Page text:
We Didn't Know How Hot the Summer of Multiscreen Would Be
BTR's Summer of Multiscreen is hot. Actually, just about everything is hot this summer. Really hot. We're approaching the midway point in our Summer of Multiscreen presentation. The bottom line, at this point, is that just saying that the emergence of mul...
By Carl Weinschenk, Senior Editor
BTR's Summer of Multiscreen is hot. Actually, just about everything is hot this summer. Really hot.
We're approaching the midway point in our Summer of Multiscreen presentation. The bottom line, at this point, is that just saying that the emergence of multiscreen distribution will significantly change what cable operators do is an understatement. It's correct, but doesn't adequately convey the magnitude of the changes that are in store -- and are ongoing on a daily basis.
The easier to understand changes that are happening on the contractual level. There have been highly publicized dustups between programmers and cable operators on the extent to which content can be bounced around the house, the neighborhood and country before the programming owners' rights are violated.
Those aren't too hard to conceptualize, and the involved parties will sort it out. There is too much money on the table for them not to do so. As time passes, new business structures will emerge. It may be that the Netflixes, Amazons and others will act as aggregators and work out arrangements to combine their libraries, original programming -- such as the deal announced in March for actor Kevin Spacey and director David Fincher to produce a series called "House of Cards" -- with linear programming producers to create alternate networks.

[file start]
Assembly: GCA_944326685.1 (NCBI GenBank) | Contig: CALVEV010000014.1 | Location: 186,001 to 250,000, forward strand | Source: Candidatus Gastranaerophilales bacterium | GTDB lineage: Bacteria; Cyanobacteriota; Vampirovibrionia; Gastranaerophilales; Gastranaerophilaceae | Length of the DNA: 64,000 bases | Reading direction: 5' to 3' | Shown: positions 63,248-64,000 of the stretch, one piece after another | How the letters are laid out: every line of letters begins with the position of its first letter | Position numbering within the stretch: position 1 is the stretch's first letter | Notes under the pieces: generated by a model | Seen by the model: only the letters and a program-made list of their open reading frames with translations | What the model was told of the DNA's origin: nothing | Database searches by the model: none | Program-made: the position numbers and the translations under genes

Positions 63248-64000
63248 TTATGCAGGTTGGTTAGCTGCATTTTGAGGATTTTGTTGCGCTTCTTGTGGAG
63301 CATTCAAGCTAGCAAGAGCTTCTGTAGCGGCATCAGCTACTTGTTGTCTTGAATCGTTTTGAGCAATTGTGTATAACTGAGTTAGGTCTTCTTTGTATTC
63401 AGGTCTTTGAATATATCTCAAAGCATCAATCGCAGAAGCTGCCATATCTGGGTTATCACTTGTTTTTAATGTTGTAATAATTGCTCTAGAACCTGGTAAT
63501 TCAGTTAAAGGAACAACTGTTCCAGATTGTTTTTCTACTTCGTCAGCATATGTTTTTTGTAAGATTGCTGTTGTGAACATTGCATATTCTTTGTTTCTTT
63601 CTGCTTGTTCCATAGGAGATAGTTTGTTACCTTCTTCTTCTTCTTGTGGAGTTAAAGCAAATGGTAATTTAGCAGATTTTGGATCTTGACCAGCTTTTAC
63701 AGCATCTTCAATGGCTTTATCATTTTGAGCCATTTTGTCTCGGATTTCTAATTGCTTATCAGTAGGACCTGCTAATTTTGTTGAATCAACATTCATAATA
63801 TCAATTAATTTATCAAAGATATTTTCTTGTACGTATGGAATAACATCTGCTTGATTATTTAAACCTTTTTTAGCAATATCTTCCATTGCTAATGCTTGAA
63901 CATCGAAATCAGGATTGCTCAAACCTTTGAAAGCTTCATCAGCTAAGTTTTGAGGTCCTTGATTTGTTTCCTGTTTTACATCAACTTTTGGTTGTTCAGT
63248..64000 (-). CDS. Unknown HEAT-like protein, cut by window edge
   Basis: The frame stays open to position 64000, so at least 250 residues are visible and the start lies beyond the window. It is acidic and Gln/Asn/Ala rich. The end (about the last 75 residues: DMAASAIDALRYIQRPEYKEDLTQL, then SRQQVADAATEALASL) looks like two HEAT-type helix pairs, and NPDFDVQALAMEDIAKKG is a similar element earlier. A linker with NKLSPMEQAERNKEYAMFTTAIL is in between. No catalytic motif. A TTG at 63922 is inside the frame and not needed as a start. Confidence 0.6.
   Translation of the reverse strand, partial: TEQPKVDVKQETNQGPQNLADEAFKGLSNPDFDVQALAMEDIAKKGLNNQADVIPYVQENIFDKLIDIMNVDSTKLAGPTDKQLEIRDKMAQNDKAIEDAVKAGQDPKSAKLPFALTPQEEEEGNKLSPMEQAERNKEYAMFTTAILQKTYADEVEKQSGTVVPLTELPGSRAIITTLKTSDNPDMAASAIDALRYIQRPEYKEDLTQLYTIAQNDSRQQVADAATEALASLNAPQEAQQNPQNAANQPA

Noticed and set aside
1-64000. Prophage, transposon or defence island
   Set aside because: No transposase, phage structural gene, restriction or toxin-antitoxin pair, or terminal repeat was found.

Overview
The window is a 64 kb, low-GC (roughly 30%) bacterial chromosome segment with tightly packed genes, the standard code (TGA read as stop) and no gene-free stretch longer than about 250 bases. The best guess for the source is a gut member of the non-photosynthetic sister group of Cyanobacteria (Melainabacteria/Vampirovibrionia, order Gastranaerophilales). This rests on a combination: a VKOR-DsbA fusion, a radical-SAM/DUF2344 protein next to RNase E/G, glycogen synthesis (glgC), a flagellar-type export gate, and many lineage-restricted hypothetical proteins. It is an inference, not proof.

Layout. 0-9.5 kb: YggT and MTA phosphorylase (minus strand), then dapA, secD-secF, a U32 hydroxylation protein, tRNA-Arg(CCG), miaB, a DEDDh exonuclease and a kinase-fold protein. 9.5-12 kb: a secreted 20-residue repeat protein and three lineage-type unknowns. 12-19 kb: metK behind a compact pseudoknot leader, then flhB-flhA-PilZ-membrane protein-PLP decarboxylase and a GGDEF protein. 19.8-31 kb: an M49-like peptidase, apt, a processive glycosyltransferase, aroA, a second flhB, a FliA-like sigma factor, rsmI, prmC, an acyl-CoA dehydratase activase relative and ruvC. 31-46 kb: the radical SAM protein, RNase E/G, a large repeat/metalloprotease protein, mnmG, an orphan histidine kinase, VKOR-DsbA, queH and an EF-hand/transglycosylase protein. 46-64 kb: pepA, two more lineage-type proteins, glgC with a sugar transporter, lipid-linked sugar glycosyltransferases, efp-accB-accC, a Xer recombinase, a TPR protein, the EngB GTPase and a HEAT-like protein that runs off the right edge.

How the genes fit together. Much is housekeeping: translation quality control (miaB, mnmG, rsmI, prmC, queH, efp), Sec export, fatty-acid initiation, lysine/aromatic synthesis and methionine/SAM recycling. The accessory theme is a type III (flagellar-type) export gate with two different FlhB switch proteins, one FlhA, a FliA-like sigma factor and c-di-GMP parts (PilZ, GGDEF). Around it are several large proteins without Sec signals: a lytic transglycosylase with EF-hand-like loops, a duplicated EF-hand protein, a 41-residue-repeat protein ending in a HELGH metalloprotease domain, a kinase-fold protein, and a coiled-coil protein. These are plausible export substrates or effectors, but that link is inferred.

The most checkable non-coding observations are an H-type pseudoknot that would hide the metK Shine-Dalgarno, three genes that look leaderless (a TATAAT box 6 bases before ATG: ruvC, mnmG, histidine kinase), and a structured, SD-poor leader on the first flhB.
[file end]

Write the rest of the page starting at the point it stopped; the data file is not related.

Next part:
While a great number of outcomes are possible, the essential landscape is clear: Cable has a powerful presence that is on the point of being threatened for the third time in a few decades. The first time was the birth of satellite TV. The second was telco TV. Now, IP-based providers are offering compelling products.
The cable industry still has great advantages in is local presence. It is inevitable, however, that the game will grow far less one-sided as shrewd newcomers fill in missing pieces. The number of cord cutters and cord "shredders" -- folks who downgrade but don't churn -- will grow.
The most complex level in the fight for the hearts, minds and eyeballs of the public is that of network infrastructure. The changes necessary to keep the OTT wolves at bay -- or the barbarians from the demarcation point -- are great. The bottom line is that the transition is all-encompassing. It touches on dozens of infrastructure elements, processes and partners.
One of the main goals for the Summer of Multiscreen is to define those changes, and we are seeking your help in doing so as accurately and comprehensively as possible. Please take a look at this graphic -- as well as the repository of multiscreen data we are creating. Please take a look at the last four paragraphs of this post for more details.
Carl Weinschenk is the Senior Editor for Broadband Technology Report. Contact him at email@example.com.